Freedom Not Resting Well With Decision Allowing Winter Use at Totem Pole

Freedom — September 17, 2004 — All’s well that ends well at Totem Pole Park, say some Freedom residents. But a condition to restrict wells added to a sub-division approval to allow overnight use of sites from six to eleven months has prompted six Freedom residents to consult a lawyer, and it is feeding the fear that the seasonal area could turn into a residential trailer park.

Totem owners got the only thing they asked from Freedom—the right to use their sites in the winter. The planning board imposed a surprise condition on August 19 banning private wells on the sites. It is a cobbled together agreement that selectmen’s chair, Les Babb resignedly called the “lesser of the evils.”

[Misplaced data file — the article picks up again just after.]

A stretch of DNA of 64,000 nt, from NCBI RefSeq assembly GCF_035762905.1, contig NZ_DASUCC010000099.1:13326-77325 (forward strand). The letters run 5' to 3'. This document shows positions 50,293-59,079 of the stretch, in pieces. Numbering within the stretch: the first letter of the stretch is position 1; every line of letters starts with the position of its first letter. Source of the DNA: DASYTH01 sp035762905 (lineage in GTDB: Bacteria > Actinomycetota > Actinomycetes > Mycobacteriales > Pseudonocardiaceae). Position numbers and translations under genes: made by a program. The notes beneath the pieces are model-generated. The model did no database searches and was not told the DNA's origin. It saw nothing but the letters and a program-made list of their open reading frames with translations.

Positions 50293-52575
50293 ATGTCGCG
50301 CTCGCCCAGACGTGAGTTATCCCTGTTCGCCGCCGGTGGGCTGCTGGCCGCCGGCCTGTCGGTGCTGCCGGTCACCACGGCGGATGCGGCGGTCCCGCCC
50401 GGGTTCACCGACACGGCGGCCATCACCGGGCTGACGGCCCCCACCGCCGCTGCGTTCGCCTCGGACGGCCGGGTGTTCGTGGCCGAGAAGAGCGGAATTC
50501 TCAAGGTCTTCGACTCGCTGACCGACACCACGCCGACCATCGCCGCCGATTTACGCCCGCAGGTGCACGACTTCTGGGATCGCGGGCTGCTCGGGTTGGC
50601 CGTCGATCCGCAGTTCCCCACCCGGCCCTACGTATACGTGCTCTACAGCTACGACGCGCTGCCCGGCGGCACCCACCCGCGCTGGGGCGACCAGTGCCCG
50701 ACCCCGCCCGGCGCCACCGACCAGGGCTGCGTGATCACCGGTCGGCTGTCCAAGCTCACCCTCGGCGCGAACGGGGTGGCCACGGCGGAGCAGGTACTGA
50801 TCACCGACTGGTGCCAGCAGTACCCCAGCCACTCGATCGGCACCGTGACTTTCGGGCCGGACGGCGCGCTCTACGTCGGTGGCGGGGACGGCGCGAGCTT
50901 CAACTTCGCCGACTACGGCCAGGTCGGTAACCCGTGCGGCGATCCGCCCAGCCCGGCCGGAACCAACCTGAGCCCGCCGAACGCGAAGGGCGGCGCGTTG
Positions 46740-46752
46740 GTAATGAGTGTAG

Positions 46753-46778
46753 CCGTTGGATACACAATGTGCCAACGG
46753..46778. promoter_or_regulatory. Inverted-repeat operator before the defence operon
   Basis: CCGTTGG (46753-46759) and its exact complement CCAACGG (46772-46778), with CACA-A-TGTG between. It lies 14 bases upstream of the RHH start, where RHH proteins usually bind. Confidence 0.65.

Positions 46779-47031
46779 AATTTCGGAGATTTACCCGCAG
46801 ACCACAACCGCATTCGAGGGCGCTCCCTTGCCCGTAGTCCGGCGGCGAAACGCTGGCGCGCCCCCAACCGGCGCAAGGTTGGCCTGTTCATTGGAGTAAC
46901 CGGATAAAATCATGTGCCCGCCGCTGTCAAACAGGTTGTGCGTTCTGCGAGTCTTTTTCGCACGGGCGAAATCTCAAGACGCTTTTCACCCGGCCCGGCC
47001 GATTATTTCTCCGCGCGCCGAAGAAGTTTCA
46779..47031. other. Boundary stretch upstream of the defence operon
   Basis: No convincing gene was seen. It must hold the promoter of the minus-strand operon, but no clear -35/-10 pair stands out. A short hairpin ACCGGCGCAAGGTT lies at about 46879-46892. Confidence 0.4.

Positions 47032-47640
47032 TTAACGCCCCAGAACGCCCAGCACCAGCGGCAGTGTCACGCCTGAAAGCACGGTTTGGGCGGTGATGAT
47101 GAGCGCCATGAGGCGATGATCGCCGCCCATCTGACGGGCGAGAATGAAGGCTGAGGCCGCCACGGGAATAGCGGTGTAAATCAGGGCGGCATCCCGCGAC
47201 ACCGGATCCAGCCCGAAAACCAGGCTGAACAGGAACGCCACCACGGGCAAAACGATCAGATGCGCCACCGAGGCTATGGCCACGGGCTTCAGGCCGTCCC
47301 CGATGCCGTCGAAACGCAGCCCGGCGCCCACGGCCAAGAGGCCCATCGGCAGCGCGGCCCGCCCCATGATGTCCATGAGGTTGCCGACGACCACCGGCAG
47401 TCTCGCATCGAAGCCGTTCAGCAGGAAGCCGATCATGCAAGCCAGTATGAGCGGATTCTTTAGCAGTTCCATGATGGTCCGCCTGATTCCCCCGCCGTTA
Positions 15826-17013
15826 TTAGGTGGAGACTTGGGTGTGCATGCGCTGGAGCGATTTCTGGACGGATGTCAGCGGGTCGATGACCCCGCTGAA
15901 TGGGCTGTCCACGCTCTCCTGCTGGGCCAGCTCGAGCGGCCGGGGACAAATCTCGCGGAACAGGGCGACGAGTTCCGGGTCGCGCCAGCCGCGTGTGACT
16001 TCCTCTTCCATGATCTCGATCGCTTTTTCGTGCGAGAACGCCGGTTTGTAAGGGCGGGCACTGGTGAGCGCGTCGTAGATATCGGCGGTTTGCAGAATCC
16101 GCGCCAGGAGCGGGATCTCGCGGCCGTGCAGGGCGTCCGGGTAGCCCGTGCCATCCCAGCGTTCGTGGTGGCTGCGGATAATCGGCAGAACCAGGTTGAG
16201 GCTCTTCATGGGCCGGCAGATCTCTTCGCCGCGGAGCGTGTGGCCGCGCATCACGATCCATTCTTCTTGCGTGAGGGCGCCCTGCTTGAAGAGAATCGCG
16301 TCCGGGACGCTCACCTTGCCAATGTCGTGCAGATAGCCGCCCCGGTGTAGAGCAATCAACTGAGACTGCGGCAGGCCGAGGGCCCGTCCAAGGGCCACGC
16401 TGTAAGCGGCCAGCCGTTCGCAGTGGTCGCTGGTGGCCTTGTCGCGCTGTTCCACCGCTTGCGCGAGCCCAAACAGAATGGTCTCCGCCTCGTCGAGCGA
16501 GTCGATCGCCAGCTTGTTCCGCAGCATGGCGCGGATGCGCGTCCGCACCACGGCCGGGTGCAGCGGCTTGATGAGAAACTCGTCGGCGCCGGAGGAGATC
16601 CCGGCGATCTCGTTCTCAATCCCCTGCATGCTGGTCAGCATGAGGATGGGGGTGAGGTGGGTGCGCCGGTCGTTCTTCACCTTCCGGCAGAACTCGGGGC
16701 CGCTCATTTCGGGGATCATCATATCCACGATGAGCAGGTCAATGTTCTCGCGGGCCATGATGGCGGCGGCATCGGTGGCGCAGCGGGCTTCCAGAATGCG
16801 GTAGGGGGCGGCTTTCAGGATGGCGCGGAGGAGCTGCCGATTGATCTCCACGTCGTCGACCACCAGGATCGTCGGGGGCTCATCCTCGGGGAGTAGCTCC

So what’s the big deal? Oh, wells.

The wells condition concerns at least six Freedom residents. Among them is Larry Foss, who says the six have sought legal counsel to determine if the agreement scripted by the planning board is legal, and therefore enforceable. “There are six individuals in town that have talked to a lawyer and are they are upset about it,” Foss said. “Is this enforceable? I don’t know. We’re supposed to find out within the next few days.”

Should counsel deem the document unenforceable, Foss surmised, in his opinion, “We’re going to have to go back to the old agreement.”

Planning board chair Brian Hampton could not be reached for comment.

Foss has been walking around with a petition and to date says he has a list of 90 people who are against the increase to the park’s open season. “I haven’t talked to one person who is for it, and I talked to almost everybody. People have been thanking me for being against this,” he said. “The big worry is that we are going to have another trailer park eventually.”